The Agent Who Knew Too Much

So first things first: we still have a hold on queries, I’m sorry to say. We are working through so many good ones and slowly catching up and requesting material, but we need some more time before we can open things up again.

And here’s a new post about age vs beauty, or, what an older agent knows that can hurt you.

As I have started out on my own, inevitably it has brought up memories of the last time I went out on my own. I was 26, and I was working for an agent who was reluctant to let me represent my own titles. Since like most twenty-somethings I was ambitious and impatient, I decided to go work for an agency which did not pay me a salary but let me have a desk and a computer in exchange for keeping a portion of the money I earned.

–I interrupt myself here to say that I am so grateful to everyone who helped me get to that point and beyond, people like Nina Graybill, Elaine English, Michael Cader, and Raphael Sagalyn—

I hate to admit it, but I really had very little clue of what I was doing. I did have a number of people who helped me, particularly Howard Yoon, another D.C. agent. And I learned as I went. But what I didn’t have in knowledge and experience I made up for with boundless enthusiasm, determination and really almost desperation, since I had a mortgage to pay and no other resources available. I worked my a** off. And here’s the other cool thing about those days, and really the whole point of this post: I had no idea what I couldn’t do. Short story collection? Sure, why not? And I did sell a few of them for clients that I still represent. Incredibly moving and very dark memoir about mental illness (in a time when memoirs were just impossible)? Absolutely. And again, I still represent that author. Self-help books by people with very few mainstream credentials? Hell, yeah. My first six-figure deal fell into that category. And it continues to sell very nicely.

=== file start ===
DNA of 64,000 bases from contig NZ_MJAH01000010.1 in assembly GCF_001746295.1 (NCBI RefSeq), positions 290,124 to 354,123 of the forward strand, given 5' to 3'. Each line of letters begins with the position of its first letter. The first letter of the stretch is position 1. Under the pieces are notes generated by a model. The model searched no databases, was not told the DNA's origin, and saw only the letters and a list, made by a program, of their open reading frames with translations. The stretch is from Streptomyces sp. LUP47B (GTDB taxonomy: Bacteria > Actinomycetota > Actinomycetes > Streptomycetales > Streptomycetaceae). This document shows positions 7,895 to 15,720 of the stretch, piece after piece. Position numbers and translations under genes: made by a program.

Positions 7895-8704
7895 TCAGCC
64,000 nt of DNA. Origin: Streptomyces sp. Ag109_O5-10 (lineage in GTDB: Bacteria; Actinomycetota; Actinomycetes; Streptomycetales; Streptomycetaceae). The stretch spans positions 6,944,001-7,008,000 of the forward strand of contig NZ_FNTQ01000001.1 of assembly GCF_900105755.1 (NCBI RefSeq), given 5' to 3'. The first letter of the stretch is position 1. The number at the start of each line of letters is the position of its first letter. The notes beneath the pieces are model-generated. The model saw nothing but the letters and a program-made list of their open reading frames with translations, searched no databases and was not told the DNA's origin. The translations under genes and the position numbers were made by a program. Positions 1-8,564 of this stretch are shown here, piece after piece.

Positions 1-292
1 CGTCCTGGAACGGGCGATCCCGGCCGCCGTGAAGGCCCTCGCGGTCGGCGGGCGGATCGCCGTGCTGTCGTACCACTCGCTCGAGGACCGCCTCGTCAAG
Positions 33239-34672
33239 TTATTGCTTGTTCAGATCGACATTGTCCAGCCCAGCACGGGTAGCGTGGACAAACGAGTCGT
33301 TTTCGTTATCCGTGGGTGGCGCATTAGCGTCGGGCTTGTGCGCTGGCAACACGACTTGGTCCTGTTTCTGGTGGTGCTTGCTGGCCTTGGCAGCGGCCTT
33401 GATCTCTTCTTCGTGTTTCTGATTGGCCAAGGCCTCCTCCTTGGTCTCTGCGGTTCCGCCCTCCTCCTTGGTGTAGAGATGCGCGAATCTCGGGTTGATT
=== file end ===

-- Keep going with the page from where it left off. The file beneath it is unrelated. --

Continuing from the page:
So flash forward to right now. I have an extensive client list, lots of great contacts, and I have learned so much. My knowledge has absolutely made me a better agent. In fact, as I look back on my twenty-something self and how I negotiated, etc., I am really grateful to so many editors who didn’t make me feel like the idiot I so often was. (Interesting tidbit: most of the editors who were jerks to me back then are out of the business. And the ones who were nice are now giants: Jonathan Karp, Jordan Pavlin, Geoff Kloske, Laurie Chittenden to name just a few off the top of my head.)